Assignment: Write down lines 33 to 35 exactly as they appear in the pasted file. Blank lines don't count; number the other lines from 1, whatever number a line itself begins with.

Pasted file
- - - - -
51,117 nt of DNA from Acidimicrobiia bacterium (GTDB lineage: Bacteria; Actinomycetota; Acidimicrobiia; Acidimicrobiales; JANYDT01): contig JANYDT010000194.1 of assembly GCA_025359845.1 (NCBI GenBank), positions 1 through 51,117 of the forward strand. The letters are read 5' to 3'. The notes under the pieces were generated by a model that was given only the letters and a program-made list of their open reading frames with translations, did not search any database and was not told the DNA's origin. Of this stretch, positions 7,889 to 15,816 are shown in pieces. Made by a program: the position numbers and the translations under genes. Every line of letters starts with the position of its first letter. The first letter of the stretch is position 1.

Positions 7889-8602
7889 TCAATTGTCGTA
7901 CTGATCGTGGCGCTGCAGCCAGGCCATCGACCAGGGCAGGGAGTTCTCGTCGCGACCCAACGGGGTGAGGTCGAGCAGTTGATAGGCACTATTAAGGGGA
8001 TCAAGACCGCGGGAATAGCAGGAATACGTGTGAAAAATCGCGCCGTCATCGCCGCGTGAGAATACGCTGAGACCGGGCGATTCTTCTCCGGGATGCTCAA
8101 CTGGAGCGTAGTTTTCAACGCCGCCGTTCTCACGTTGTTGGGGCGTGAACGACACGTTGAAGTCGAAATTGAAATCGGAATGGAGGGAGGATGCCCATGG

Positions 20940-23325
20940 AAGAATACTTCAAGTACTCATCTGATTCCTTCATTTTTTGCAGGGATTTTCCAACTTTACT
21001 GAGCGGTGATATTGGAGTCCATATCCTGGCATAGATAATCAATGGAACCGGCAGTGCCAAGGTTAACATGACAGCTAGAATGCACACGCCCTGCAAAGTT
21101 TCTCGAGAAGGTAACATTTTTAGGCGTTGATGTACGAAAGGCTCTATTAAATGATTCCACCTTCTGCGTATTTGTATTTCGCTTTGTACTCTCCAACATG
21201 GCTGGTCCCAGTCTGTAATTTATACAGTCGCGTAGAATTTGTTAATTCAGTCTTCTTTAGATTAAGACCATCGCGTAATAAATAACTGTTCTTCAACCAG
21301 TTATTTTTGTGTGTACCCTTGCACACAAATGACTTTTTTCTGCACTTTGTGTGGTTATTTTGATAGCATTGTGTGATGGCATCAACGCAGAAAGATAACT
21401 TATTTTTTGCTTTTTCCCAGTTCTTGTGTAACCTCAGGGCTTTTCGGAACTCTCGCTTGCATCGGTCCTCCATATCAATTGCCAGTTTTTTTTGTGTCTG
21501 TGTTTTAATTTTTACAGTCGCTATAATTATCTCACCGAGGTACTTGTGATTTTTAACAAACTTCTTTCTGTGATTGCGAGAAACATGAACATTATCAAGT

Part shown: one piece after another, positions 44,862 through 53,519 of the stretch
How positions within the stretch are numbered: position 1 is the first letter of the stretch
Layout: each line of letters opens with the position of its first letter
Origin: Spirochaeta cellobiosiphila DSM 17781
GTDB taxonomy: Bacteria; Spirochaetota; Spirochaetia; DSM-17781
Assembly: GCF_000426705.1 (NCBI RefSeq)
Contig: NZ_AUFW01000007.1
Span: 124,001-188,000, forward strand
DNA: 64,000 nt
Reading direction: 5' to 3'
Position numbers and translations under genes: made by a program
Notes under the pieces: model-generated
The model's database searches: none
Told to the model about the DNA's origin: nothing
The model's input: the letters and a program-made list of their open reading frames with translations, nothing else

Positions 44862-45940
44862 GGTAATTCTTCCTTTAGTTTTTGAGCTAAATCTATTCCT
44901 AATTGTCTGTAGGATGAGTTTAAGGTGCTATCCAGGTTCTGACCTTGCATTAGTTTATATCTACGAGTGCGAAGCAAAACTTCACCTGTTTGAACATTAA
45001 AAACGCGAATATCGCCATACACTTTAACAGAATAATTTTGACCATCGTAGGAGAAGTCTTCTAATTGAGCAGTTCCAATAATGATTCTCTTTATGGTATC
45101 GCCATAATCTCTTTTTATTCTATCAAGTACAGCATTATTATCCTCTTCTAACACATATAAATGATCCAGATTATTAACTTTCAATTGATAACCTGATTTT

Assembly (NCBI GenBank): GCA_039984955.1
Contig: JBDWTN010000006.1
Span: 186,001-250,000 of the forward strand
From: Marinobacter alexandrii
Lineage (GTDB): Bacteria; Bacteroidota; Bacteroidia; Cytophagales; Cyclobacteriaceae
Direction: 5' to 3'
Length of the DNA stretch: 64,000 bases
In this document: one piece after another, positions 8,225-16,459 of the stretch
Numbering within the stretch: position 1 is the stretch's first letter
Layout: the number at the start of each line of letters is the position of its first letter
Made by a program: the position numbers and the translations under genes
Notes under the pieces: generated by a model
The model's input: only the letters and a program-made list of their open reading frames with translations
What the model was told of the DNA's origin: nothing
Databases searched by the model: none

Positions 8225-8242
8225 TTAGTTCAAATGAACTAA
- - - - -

45001 AAACGCGAATATCGCCATACACTTTAACAGAATAATTTTGACCATCGTAGGAGAAGTCTTCTAATTGAGCAGTTCCAATAATGATTCTCTTTATGGTATC
45101 GCCATAATCTCTTTTTATTCTATCAAGTACAGCATTATTATCCTCTTCTAACACATATAAATGATCCAGATTATTAACTTTCAATTGATAACCTGATTTT

Assembly (NCBI GenBank): GCA_039984955.1